Install experience notes

Jay Ridgley jridgley2 at austin.rr.com
Wed Feb 22 00:26:15 GMT 2006


Folks,

First, I want to thank the community for providing Ubuntu Linux and the 
assistance I have been given thus far.

I obtained by copies from the distribution center and was surprised to 
receive 10 copies as the minimum shipment along with the notation to 
give extra copies to friends etc; I have given away several.

When I tried the live CD on a laptop running MS Windows it was 
impressive and I decided to use it as my primary distribution for my 
Linux based boxes.

First problem, I figured that since I was running Linux (Red hat 7.3) 
and had no problems booting from the install CD for that release, 
installing Ubuntu would be a piece of cake! Well the problem is that my 
system was totally SCSI. NO IDE drives at all. The release CD would not 
boot! It finally dawned on me, that the problem was the shipped kernal 
did not support SCSI and or was failing to load the required driver.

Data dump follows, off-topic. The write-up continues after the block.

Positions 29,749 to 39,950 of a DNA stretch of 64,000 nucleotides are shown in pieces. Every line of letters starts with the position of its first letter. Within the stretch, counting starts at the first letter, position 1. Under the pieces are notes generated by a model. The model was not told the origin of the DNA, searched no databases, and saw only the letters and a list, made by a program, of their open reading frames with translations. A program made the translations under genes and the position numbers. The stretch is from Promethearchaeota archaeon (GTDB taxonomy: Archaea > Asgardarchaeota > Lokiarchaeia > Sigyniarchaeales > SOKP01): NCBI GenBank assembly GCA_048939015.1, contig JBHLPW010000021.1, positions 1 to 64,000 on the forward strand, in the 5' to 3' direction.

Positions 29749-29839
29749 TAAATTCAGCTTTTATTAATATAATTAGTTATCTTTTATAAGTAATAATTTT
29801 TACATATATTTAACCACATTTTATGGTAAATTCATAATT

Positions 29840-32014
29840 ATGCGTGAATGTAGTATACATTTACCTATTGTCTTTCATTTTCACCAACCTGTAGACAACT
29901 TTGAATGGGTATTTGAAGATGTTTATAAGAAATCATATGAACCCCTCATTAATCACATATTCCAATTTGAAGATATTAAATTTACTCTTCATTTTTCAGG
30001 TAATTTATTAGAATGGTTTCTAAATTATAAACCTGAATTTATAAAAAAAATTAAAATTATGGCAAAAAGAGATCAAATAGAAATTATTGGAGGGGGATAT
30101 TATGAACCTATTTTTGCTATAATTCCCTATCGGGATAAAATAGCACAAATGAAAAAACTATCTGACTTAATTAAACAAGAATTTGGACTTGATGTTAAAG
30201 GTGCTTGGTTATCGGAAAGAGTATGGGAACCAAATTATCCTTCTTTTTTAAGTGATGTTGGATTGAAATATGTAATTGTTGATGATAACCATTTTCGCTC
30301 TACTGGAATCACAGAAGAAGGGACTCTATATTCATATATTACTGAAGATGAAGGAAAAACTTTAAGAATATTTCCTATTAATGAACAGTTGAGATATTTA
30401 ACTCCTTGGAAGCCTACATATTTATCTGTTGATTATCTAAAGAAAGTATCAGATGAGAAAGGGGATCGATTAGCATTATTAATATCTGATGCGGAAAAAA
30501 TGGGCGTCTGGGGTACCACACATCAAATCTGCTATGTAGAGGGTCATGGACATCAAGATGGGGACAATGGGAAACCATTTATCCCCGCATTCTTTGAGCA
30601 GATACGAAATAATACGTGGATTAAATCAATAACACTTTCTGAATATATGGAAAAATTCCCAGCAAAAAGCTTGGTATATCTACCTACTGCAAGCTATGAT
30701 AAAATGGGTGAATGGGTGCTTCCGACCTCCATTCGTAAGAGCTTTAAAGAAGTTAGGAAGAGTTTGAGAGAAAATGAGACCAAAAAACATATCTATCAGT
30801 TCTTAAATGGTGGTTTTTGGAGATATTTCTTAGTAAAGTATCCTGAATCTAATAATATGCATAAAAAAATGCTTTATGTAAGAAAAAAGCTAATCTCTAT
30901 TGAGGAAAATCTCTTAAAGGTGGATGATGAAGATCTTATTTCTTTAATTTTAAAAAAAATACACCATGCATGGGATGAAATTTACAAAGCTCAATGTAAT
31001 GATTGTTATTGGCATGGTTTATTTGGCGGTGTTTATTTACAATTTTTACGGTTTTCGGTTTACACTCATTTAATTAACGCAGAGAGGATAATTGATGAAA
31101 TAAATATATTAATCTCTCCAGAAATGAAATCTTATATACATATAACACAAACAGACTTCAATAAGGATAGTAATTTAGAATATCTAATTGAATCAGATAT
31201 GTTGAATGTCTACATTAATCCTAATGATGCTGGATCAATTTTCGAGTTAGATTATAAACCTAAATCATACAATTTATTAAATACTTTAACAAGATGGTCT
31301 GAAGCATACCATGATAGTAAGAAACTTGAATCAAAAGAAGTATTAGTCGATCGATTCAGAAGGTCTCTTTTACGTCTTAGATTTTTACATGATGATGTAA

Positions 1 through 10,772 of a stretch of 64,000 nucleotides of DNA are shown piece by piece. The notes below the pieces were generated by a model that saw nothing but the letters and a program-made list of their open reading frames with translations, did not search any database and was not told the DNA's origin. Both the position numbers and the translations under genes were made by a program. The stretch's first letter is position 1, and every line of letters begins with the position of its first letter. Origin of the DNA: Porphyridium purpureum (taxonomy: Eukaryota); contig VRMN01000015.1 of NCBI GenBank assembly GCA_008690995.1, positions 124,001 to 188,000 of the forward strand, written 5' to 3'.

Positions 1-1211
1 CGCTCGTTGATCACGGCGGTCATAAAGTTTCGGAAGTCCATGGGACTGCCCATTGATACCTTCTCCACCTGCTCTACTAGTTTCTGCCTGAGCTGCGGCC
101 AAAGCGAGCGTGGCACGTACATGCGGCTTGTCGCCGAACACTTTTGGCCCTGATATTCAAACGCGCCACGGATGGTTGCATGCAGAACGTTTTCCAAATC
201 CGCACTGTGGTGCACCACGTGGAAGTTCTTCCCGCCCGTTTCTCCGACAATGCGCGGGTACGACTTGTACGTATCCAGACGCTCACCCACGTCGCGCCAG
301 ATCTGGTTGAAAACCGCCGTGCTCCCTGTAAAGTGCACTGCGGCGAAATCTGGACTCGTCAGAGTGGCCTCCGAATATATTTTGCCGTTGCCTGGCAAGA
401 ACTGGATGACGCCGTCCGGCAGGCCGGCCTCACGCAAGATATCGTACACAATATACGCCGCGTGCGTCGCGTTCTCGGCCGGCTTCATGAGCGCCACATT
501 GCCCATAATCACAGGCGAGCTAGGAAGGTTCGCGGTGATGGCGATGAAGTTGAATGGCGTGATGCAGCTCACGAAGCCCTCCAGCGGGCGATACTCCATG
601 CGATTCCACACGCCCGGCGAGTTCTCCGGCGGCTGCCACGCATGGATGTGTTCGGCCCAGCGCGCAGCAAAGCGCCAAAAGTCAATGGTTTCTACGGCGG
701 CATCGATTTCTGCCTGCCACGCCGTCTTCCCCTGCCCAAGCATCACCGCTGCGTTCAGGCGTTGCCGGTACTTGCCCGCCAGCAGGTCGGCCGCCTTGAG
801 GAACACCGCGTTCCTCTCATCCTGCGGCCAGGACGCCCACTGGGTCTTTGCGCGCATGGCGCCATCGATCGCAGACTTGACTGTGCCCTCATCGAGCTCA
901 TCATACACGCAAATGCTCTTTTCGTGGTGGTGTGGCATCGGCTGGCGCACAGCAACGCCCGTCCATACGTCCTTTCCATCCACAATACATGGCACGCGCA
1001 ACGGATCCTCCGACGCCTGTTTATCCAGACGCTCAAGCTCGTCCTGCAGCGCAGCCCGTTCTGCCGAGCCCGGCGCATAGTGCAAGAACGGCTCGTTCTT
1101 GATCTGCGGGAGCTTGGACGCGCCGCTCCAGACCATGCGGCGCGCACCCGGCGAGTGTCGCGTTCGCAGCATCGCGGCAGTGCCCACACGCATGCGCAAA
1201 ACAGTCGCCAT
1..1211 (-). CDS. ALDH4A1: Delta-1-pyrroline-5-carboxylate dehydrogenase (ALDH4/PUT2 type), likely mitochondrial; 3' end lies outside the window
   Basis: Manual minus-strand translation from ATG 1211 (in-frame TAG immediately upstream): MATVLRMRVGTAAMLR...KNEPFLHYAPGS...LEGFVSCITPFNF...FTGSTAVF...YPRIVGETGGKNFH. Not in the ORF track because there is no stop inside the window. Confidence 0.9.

This was the end result of several tries at booting from various 
boot/root floppies. So, off to my friendly computer store I went and got 
an inexpensive IDE CD-ROM drive. After plugging that in and getting my 
BIOS updated to boot from that device as primary, if available, I booted 
the live CD worked fine.

End of problems, I thought, the installation went very well except for 
the following items:

Screen resolution of 640x480 was the only choice I had -- this has been 
fixed by --

	sudo dpkg-reconfigure xserver-xorg as suggested by Thilo Six

Printer not found correctly -- also fixed (see prior post -- RE: post 
install question about printers)

The installation did not use nor did it identify any of the partitions 
on my second SCSI hard drive. This item still exists.

I would like to be able to use it, as it also contains my OLD /home file 
system. How would be the best way to bring the drive on line., 
preferably, preserving the contents of /home. The drive also has a swap 
partition on it, do I need it in addition the one provided during the 
install? Is fdisk the best way of converting it to a small Linux 
partition, if not?

BTW I am glad that Gnome is the default desktop.

Now I am off to do more reading on how this all works as far as updates 
are concerned and converting some additional boxes to Ubuntu.

Another Happy user,
Jay




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